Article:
Don Cherry’s rant about Canada’s World Juniors loss, and why he’s got it backwards

Early Thursday morning (or late Wednesday night for you West Coasters), the Canadian World Junior team was routed, 5-1, in their semifinal match versus Team USA. As usual, the loss led to the troubling question about where Canada sits among the world's top hockey nations and the inevitable identity issues that arise when the answer isn't an obvious "number one".

As is often the case when hockey and identity come together in my home and native land, Don Cherry had something to say. Turning once again to Twitter, which he has discovered during this lockout to be an excellent vehicle for his trademarked blend of hysterical nationalism and hot nonsense (although the medium is sorely lacking in piano desk), Cherry ranted hard on prospect development in Canada and abroad.

Just listening to the sports experts on radio and TV talking about our Canadian defeat. Saying we must give credit to the coaches and their development in foreign lands. Check out the stars on the foreign teams where the majority of them played and where they got their development and what coaches are coaching them in their development. You’ll find that it was Canadians in Junior Hockey.

I still say the Canadian Hockey League should be for Canadians either that or change the name. Some Canadian guy spends thousands on sticks, travel, equipment, pays his taxes and his kid is cut from the CHL for some kid who’s father never contributed a cent to Canada.

I know alot of people don’t agree with me and I look bad saying stuff like this. But I’ve gone a long time without worrying what people say. I know we lost. I am not a gracious guy.

Lets see how many guys from the tournament make the NHL. You’ll find Canada will be number one. Hey maybe I am a spoiled sport. But that’s the way I am and feel. Lots of people agree with me but when asked say the safe thing. I don’t blame them. As my mother used to say, if you don’t like my gate, don’t swing on it.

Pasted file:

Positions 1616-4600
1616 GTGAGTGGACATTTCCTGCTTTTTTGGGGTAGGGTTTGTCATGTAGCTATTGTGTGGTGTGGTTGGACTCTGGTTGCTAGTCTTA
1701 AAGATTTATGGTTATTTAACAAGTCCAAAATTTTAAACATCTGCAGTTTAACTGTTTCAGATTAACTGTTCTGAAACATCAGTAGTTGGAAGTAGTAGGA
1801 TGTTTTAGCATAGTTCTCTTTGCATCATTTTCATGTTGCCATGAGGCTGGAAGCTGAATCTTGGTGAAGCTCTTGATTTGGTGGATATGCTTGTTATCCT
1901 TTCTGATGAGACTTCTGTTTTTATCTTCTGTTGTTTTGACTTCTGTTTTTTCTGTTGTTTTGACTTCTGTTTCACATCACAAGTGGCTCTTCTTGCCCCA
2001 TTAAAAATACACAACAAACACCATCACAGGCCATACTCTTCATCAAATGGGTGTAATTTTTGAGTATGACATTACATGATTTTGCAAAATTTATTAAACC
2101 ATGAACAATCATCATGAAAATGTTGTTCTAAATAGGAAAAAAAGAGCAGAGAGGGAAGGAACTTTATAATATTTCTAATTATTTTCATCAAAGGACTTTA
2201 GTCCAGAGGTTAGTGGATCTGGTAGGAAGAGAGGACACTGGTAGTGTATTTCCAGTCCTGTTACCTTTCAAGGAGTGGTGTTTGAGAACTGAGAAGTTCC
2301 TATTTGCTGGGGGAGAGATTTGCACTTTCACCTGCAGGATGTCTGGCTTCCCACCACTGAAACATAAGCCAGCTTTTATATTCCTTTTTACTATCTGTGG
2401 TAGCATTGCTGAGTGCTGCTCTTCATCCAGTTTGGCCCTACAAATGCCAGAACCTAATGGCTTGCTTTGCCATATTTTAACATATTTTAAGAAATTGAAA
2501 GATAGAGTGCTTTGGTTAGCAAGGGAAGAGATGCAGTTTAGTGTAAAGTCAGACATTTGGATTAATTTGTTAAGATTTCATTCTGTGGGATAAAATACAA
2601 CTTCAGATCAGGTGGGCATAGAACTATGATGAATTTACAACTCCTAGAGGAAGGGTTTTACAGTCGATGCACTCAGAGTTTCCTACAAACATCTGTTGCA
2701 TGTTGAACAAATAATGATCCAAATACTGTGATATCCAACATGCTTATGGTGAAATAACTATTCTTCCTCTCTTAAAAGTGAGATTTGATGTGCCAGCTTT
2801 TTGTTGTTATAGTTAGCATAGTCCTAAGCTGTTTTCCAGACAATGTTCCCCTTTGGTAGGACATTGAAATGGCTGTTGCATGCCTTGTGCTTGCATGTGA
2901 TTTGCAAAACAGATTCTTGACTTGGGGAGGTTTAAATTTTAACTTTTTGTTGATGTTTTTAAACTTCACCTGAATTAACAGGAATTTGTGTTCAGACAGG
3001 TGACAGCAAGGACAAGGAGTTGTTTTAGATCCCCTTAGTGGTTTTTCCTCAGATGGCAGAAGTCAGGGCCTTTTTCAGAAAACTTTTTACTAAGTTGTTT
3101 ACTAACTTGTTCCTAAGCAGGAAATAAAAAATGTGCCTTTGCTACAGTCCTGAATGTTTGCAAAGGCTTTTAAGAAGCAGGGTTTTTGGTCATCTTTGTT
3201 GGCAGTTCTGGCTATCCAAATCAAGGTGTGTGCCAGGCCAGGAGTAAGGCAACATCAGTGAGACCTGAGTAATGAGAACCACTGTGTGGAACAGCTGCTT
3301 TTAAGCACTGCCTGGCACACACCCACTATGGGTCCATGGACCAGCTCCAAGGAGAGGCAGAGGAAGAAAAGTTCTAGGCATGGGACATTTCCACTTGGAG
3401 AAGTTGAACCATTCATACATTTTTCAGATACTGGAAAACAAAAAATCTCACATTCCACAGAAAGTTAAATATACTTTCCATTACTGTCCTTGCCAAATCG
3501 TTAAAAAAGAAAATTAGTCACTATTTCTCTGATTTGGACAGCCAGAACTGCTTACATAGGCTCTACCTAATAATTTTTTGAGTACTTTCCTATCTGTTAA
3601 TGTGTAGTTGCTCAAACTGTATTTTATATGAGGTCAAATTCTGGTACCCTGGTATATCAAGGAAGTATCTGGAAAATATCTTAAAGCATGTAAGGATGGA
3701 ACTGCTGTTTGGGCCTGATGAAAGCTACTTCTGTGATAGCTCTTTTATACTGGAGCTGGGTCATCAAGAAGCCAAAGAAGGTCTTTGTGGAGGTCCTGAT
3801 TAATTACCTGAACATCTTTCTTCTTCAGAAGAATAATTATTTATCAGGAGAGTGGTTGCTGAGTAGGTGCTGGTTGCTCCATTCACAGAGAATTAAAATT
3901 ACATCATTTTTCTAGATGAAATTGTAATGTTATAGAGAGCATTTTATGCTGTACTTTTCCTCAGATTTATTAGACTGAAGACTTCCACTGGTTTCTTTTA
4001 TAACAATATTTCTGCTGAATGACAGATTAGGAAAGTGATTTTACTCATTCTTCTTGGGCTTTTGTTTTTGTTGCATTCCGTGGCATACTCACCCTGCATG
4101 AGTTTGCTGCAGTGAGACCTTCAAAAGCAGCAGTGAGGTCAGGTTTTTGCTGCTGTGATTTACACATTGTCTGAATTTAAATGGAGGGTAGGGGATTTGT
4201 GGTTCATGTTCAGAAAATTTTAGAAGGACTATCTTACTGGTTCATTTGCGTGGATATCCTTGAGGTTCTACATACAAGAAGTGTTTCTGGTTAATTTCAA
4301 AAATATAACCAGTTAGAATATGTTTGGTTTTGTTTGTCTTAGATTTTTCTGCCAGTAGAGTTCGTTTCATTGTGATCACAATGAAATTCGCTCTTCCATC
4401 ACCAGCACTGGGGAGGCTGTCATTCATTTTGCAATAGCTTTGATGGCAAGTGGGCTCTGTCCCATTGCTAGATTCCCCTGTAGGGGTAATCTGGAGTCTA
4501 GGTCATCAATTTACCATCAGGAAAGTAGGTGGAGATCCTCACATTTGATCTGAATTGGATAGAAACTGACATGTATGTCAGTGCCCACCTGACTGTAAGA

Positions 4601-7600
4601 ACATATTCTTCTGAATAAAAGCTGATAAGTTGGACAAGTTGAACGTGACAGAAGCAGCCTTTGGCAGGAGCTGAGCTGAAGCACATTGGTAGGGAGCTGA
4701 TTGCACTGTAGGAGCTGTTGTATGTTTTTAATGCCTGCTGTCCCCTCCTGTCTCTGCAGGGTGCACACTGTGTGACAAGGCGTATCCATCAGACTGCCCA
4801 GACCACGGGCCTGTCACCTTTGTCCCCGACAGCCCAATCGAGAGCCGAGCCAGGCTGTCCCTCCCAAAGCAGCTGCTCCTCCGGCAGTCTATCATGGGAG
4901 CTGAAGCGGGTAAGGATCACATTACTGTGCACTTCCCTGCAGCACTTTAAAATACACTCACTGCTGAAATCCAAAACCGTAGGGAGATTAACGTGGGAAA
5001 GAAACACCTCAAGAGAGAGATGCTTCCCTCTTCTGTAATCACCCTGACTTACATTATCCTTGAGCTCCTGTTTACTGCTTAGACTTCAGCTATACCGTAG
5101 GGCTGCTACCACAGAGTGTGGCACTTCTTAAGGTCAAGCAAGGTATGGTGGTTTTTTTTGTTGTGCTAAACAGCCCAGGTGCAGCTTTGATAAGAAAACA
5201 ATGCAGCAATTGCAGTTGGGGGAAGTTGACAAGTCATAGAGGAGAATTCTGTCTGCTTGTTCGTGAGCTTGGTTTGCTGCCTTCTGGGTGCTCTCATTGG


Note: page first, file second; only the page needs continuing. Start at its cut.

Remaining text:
As Cherry himself points out, this is some terrible sportsmanship. Those that seek to undermine the victory by diminishing the importance of the contest -- as Cherry did when he suggested that, even though they lost the tournament, Canada would graduate more prospects to the NHL -- are what we would call sore losers.

Lord knows this tournament can't be that easily waved away in the eyes of this nation, especially since this rant isn't necessitated if Canada wins it. We all know that hockey is a massive part of Canada's national identity, but the World Junior tournament is evidence that it goes beyond being something we just really like. Canadians believe that we do hockey right and best, and exalt the prospects tournament as a way to confirm that this will still be so in the future.

A loss to the U.S., and a rout at that, is a threat to a core belief.

Thus, the ever-irrational Cherry's suggestion that the CHL be for Canadians only isn't that surprising. What do irrational people suggest when identity is being threatened by outsiders? Lock down the borders. I feel like he's on the verge of calling for us to either demand proof of citizenship from anyone who looks foreign or just build a wall.

If only he realized that any role the Canadian Hockey League played in our defeat was, at its core, very, very Canadian.

We like to say that Canada is a nation of immigrants, a cultural mosaic. But this has led, over time, to an identity crisis. What are we, who are we, besides a collection of different groups, people that have come from there and there before ending up here? No one really knows, but we all like hockey, has been the effective response for some time now.

Hockey's become a galvanizing agent, of sorts. Over time, we've used it to fill in the problematic identity gap created by a diasporic society by offering it to everyone that enters our borders.

Nevermind winning this tournament year after year. Heck, we of all people should know it's an unpredictable game and you can't win every time, especially in a single-game elimination tournament. These losses are not a threat to Canada's national identity, because it's not about how often we win at hockey. What Canada does best, win, lose, or draw (or shootout), is give hockey. To everyone. The moment we make our hockey exclusive is the moment we've lost the plot.

I know it's hard to do because losing sucks but, in my opinion, any role Canada plays in increasing the competition in this tournament is something that should be celebrated.